Stephenson House

Understanding The Differences Between Handguns, Shotguns, and Rifles

In a world where the need for self-defense is increasing, more and more gun owners are looking into new avenues of life-saving weapons. Whether you are looking to add a new handgun to your collection, or to load up on shotguns and rifles for hunting season, it can be difficult to know where to begin. 

The last thing you want to worry about is how to figure out which gun is best.  This guide will help you better understand and differentiate between handguns, shotguns, and rifles so that when you go into the store looking for a weapon, you’ll be able to make an educated decision based on what you need the gun for.


Handguns, sometimes called pistols or handguns, are weapons designed to be handheld, in either one or both hands. They have been in use since at least the 15th century when they spread throughout Asia and Europe. Some handgun experts and dictionaries make a technical distinction that considers handguns proper to be designed to be held and fired by the use of a single hand (or both hands in the case of aimed two-handed firing), while other handheld firearms (which include various types of shotguns and rifles) are called long guns. They share many characteristics with long guns, including uses, storage, and maintenance requirements.

There are many types of handguns, but the three common types of handguns are pistols, revolvers, and derringers. There are more than a dozen manufacturers and hundreds of different makes and models that are used for personal protection, law enforcement, and sporting purposes.


They were born in the field and found their way into the hands of hunters. During the 1800s, smooth bore muzzle loading shotguns became the mainstay weapons for hunters and remained so for nearly 100 years. As technology advanced, gun manufacturers produced side-by-side and over/under firearms for bird hunting that featured Damascus or forged steel barrels which were far more accurate than a smoothbore barrel. Invented in the 1800s, shotgun shells came in three sizes: small, medium, and large in descending order by diameter.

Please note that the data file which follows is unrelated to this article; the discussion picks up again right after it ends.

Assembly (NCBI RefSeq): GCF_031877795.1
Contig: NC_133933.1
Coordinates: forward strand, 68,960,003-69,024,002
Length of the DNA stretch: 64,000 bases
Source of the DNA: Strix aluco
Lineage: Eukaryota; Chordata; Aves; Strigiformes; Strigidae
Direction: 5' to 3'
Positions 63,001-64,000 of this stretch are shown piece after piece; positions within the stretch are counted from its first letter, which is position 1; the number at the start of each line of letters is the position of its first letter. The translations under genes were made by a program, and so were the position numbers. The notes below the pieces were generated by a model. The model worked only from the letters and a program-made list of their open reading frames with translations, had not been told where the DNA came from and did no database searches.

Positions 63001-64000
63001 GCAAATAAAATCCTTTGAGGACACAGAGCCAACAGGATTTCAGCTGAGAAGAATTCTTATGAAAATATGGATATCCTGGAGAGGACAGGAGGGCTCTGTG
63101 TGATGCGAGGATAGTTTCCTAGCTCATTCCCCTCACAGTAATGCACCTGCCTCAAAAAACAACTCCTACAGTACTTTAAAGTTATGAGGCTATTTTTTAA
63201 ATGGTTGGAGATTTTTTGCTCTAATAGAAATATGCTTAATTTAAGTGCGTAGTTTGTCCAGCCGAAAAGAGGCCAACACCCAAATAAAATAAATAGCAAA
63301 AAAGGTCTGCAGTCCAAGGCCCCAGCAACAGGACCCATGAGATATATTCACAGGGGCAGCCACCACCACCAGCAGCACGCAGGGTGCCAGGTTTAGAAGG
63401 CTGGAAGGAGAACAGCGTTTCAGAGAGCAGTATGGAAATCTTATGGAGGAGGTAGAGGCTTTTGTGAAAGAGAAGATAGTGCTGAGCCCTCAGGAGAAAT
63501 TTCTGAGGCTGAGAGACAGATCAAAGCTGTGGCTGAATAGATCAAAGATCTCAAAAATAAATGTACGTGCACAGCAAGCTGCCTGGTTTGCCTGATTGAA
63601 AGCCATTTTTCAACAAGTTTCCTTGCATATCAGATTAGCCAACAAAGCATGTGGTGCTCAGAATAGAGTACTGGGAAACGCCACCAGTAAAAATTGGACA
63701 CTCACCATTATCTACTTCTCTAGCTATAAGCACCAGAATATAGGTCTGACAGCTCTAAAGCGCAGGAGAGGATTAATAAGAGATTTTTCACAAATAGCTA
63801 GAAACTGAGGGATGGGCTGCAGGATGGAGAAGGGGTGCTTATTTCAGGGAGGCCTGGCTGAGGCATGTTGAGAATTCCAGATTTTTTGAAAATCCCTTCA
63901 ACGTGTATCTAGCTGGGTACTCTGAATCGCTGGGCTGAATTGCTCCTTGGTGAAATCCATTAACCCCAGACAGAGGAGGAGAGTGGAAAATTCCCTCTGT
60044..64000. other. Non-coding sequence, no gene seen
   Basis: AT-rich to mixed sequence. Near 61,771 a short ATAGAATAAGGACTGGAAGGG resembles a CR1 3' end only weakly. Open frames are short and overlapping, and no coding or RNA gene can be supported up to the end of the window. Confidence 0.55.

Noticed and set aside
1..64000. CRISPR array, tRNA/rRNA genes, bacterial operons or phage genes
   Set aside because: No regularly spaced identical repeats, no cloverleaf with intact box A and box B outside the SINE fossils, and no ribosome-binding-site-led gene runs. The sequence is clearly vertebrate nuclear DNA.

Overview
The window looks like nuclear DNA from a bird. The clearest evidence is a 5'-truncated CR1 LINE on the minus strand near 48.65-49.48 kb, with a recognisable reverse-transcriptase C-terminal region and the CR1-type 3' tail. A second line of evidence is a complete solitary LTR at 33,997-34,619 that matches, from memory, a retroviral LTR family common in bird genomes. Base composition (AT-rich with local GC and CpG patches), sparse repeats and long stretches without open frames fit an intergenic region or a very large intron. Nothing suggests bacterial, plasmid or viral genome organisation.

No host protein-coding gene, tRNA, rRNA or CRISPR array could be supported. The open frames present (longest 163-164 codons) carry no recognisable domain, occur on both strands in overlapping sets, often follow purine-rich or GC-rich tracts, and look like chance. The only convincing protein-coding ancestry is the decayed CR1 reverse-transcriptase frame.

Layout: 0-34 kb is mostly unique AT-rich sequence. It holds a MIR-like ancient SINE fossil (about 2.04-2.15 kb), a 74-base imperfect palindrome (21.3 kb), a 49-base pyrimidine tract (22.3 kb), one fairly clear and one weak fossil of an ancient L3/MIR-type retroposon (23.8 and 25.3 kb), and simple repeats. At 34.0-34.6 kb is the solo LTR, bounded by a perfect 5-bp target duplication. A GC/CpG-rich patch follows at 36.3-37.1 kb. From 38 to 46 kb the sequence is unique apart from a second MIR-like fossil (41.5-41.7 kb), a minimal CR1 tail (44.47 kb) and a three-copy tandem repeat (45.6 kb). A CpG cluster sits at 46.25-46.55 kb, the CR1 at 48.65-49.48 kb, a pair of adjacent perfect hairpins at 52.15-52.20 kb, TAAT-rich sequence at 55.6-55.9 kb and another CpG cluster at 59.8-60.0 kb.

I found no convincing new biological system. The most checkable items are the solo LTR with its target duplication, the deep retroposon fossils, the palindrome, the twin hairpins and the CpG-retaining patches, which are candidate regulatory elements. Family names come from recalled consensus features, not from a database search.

Unlike a breech-loading firearm, which uses shells containing gunpowder and a bullet (or shot), a modern shotgun shell contains either multiple pellets known as a shot or a single slug, known as a projectile. The shot is fired from a smoothbore barrel, while the slug is fired from a rifled barrel.


One of the most popular rifles in the industry, the Model 700 is sleek and powerful, accurate and reliable. It’s a bolt-action centerfire rifle that feeds from a box magazine, making it perfect for hunting, target shooting, and tactical situations where the shooter needs maximum firepower and maneuverability. From backcountry stalking to big-game hunting, it has the power to consistently drop your prey with one shot. It features a button-rifled barrel with a recessed crown, steel selected to withstand high-pressure cartridges and still give rapid follow-up shots, hinged floorplate magazine that provides quick reloading without losing sight picture.

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